Just as a cease and desist order without more is ineffective as final relief in a Gissel situation, it is, in certain cases, also insufficient as interim relief. If an employer faced with a union demand for recognition based on a card majority may engage in an extensive campaign of serious and pervasive unfair labor practices, resulting in the union's losing an election, and is then merely enjoined from repeating those already successful violations until final Board action is taken, the Board's adjudicatory machinery may well be rendered totally ineffective.

Seeler, 517 F.2d at 37-38. In remanding to the District Court to determine if the alleged unfair labor practices were so serious that a interim bargaining order was warranted, the Seeler Court emphasized that:

[T]he issuance of a bargaining order by a district court after a union has lost an election is, undoubtedly, a serious measure which should not be undertaken whenever a claim of unfair labor practices is made. We hold only that when the Regional Director makes a showing based on authorization cards, that the union at one point had a clear majority and that the employer then engages in such egregious and coercive unfair labor practices as to make a fair election virtually impossible, the district court should issue a bargaining order under § 10(j).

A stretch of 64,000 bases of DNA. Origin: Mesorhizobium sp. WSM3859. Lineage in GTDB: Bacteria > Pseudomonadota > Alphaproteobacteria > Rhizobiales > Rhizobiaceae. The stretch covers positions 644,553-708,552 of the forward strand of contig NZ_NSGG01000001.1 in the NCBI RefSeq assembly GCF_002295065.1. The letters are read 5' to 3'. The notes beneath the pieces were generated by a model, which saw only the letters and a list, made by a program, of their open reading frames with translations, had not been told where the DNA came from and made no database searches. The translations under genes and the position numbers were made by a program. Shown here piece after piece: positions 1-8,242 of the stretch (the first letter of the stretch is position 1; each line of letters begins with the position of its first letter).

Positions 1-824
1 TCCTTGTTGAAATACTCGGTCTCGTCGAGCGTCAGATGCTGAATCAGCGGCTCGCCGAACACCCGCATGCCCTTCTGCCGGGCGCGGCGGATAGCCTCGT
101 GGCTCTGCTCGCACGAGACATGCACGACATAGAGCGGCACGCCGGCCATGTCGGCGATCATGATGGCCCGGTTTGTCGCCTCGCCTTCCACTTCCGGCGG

Id. at 40.

The alleged unlawful practices undertaken by Terex are less severe than those addressed in Seeler and other cases where interim bargaining orders have been upheld. In Seeler, a majority of employees signed cards designating the local union as their bargaining representative. Id. at 35. The employer refused to voluntarily recognize the union. The employees went on strike and when they returned to work as instructed, they were issued lay-off slips. Id. In the end, twenty strikers were permanently laid off. The Board election was held several months later and failed. Id. Even harsher employer action occurred in Asseo v. Pan American Grain Co. In Asseo, the First Circuit affirmed granting an interim bargaining order where the employer allegedly interrogated employees about their support for the union, discharged employees because of their support for the union, threatened employees with physical harm, loss of wages and benefits. 805 F.2d 23, 24 (1st Cir. 1986). Testimony before the District Court showed that the employer continued its threats of discharge and plant closings while the case was pending before the Administrative Law Judge. Id. at 26. The First Circuit concluded that "[i]f an employer is allowed to continue overt violations of the Act, it may in extreme cases succeed in so undermining union strength as to render ineffective any final relief that might be afforded by the Board." Id.